[lit-ideas] Re: On linguistic and genetic uncertainty

  • From: John McCreery <john.mccreery@xxxxxxxxx>
  • To: Lit-Ideas <lit-ideas@xxxxxxxxxxxxx>
  • Date: Mon, 23 Jun 2014 10:48:45 +0900

Isn't to speak of performative contradiction to ignore Rorty's pragmatism?
There is no contradiction between seeking the widest possible agreement
while also recognizing that universal agreement will never be found, a
proposition for which the whole history of philosophy provides overwhelming
empirical evidence.

John


On Mon, Jun 23, 2014 at 2:14 AM, Walter C. Okshevsky <wokshevs@xxxxxx>
wrote:

> I find the view that, at the end of the day, when the spades are turned,
> all we
> can do is go with the maxim "You show me yours and I'll show you mine"
> displays
> a very  sceptical (indeed almost cynical) view of the rationality of moral
> judgement, and of the possibilities for agreement amongst competing
> conceptions
> of the good/authentic life in multiculturally pluralist democracies.
>
>
>
>
>
>
> Rorty whole-heartedly supported this kind of incommensurability in his
> notion of
> "final vocabulary" and suggested we just be unabashedly "ethnocentric"
> about our
> fundamental commitments since no non-circular justification of such
> founding
> commitments is possible. He took Habermas, in particular, to task for
> maintaining a universalism on epistemic principles and conditions of
> discourse/argument. Habermas replied in part by pointing out that any
> position
> on the justifiability (or not) of judgement must itself claim impartiality,
> necessity and objectivity (universality) in order to be a sensible and
> cogent
> position on the matter. The agreement Rorty seeks on the justifiability of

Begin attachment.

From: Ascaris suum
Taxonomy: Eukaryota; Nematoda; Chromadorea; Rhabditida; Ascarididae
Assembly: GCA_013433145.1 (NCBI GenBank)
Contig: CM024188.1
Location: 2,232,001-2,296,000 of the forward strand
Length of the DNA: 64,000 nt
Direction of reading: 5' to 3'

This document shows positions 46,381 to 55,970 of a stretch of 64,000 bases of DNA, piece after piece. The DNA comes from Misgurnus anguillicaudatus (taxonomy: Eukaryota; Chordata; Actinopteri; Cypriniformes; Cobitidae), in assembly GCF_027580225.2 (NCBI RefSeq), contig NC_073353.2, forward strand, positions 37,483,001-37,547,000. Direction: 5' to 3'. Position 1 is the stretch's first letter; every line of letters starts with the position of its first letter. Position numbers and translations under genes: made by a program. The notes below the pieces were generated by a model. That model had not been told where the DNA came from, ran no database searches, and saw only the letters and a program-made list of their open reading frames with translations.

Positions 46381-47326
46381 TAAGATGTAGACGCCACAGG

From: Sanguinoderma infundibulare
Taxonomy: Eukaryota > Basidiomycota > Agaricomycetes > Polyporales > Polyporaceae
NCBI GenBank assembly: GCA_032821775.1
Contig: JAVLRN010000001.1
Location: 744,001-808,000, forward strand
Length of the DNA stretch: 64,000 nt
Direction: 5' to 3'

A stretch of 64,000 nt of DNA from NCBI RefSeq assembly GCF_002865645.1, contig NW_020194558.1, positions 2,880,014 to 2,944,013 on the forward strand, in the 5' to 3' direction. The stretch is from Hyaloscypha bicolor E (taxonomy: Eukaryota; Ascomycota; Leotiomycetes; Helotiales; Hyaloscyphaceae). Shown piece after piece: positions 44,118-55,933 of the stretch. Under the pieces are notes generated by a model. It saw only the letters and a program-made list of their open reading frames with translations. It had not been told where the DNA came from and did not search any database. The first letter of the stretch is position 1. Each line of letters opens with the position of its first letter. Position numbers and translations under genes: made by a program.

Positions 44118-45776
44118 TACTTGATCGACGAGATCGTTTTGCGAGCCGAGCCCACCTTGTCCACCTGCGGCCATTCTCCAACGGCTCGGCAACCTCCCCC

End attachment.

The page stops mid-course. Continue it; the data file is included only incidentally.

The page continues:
> his
> ethnocentrism must be intended as agreement by a universal audience. (Vide
> Kant's distinction between "public reason" and "private reason" in "What is
> Enlightenment?"
>
> Ca voulait dire, Rorty's espousal of ethnocentrism displays performative
> self-contradiction, for what it explicitly says is contradicted by what it
> shows in the saying (and *must* show in the saying for the saying to say
> what
> it's saying). Any position that cannot be expressed without contradicting
> itself, performatively or logically, is not a rational position to
> maintain,
> and cannot serve as the basis of a Republic of Ends in which members'
> self-legislated maxims are governed by reciprocity in universalization.
>
> Just talkin'
>
> Walter O
> MUN
>
>
> Quoting Phil Enns <phil.enns@xxxxxxxxx>:
>
> > Walter writes:
> >
> > "I would submit that Witters had a tad too many wee drams of the good
> stuff
> > before saying his saying/showing distinction."
> >
> >
> > "Ethics so far as it springs from the desire to say something about the
> > ultimate meaning of life, the absolute good, the absolute valuable, can
> be
> > no science." - Wittgenstein 'A Lecture on Ethics'
> >
> > If I may differ from my colleague from the Rock, the say/show distinction
> > strikes me as being quite useful, particularly when it comes to ethics
> and
> > aesthetics. In order for ethics to get off the ground, even for the
> Master
> > of Koenigsberg, we require ethical intuitions. These ethical intuitions
> > both identify what might be considered as a matter of ethical concern,
> and
> > provide the stuff for ethical deliberation. Some people see the eating of
> > animal flesh as a matter of ethical concern, while others are
> indifferent.
> > One can, of course, give arguments for and against the eating of animal
> > flesh, but eventually the debate will come down to the shrug of one's
> > shoulders and the statement that, well, that is just how one sees things.
> > At a certain point, the best we can do is show our ethical commitments
> and
> > judgments, because these commitments and judgments reflect our attitudes
> or
> > orientations towards life, the Good, everything that matters to us, We
> can
> > talk about how these attitudes or orientations manifest themselves in
> > particular ways in our lives, but since they address, as it were, the
> > whole, they cannot themselves, be things beside other things in the
> world.
> >
> > It seems to me that the same is true of the beautiful.
> >
> > Sincerely,
> >
> > Phil
> >
>
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-- 
John McCreery
The Word Works, Ltd., Yokohama, JAPAN
Tel. +81-45-314-9324
jlm@xxxxxxxxxxxx
http://www.wordworks.jp/

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